Wednesday, April 13, 2016

How to vote in the Dominican Republic

This will be a long post, as voting in the DR isn’t quite as easy as getting a piece of paper and marking an x in the box. Not by a long way.

The first stage is that you have to be registered to vote. Unlike in some other countries where you receive a letter at the address where you live which you have to send back and then you are added to the electoral roll, where you actually live here has nothing to do with where you vote.

Every adult Dominican has a cedula or identity card which also doubles as a voting card. This is normally issued in the place where you lived when you were 18 and applied for your first cedula and it actually has on it the place you have to vote. When it comes to voting day you either have to return to the address on your cedula to vote, or you change your address. However, the first (of dozens) of voting scams is for the candidate in a particular area to ask all his or her friends or relatives to change the address on their cedulas so they can vote for them.

The new biometric cedula

Unfortunately, when you change address, you obviously have to give an address to the Electoral Office and most just say the High Street in whatever place. It became obvious by the middle of last year that the High Street in certain towns, Pedernales in the south west for example, had been invaded by hundreds of people and in fact most lived in one house, 100, High Street which was a two bedroom house with over 100 people moving in! So by around the middle of last year no one was allowed to change their address on their cedulas to put a stop to that.

The electoral roll is called the padron and has all the names from cedulas. It has apparently been cross referenced against death certificates so should have no dead people on it – but it will of course have all those who died and whose deaths were not registered and all of those who are living abroad, unless they changed their address at the time. This year there are 7,065,817 registered on the padrón and for the first time people will be voting for the president of the country, the senator for the province (32 of those), the deputies for each province (depends on size of province as to how many) and the mayors of each municipality along with the councilors for each municipality. Previously the voting for president happened separately.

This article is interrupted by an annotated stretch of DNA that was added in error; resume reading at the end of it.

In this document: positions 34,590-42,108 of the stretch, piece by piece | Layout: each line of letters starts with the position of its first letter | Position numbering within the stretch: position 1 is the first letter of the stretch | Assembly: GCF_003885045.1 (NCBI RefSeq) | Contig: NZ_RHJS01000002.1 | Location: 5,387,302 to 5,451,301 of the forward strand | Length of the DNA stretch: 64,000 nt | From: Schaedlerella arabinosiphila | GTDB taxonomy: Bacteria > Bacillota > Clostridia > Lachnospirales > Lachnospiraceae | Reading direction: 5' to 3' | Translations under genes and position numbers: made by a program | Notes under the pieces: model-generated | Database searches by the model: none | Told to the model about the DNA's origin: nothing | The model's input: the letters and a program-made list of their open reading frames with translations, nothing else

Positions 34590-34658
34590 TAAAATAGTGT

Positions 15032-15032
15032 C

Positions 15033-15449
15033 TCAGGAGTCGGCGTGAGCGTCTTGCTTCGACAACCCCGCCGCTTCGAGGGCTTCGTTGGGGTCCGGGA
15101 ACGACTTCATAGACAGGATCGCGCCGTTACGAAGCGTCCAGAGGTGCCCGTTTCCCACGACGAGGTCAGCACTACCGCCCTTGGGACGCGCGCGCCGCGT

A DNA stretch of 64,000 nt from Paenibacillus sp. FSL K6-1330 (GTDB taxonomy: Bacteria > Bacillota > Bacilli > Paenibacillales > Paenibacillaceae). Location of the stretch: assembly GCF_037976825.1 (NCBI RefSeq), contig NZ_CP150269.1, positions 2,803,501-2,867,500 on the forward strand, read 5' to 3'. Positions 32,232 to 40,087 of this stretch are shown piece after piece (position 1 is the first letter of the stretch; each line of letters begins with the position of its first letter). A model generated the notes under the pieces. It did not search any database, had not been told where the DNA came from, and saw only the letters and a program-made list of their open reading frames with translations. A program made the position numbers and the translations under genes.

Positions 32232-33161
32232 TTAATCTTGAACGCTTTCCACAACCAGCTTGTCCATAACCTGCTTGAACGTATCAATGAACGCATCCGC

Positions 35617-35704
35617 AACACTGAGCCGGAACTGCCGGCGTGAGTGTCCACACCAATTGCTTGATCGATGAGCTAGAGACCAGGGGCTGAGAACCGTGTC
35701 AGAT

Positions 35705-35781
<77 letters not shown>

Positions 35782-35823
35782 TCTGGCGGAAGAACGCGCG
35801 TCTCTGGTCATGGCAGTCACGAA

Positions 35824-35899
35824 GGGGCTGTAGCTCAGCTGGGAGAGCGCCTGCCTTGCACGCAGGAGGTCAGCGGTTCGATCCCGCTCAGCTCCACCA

So, how will it work on voting day?

There are voting stations around the country, usually but not always situated in local schools. Each voting station has what is called a mesa (table) and this is staffed by local people who are a selection from each party so they can keep an eye on the others for any funny business – which often happens. Each of the candidates will be working flat out to get their supporters to the voting stations as many do not have transport. Buses are rented (each has to have a security guard to stop the opposition voters getting a free ride), motorbikes zoom around picking people up as do cars. Many voters have to be encouraged to come and vote - usually financially. It is a dramatic scramble all day long getting everyone to the relevant voting station – even harder in rural areas with a lack of transport.

However, previously, as this was going on, the opposition would do everything to stop their rivals getting to vote. The easiest way was to buy their cedula as without that they could not vote. The price goes up as the day goes on and it becomes clear who might be in the lead. Canny Dominicans would get a new cedula before voting day came around, with replacements issued free of charge, saying they had lost theirs, so they had one to sell on the day. The price to sell a cedula can be US$100 or more which for most is a lot of money. Once sold not only could that person not vote but the person who bought it could use the cedula and pretend it was them and vote for the person they supported. Once a person entered the voting station, they would hand over the cedula and it would just be checked against the padron without looking too closely at the owner of the cedula.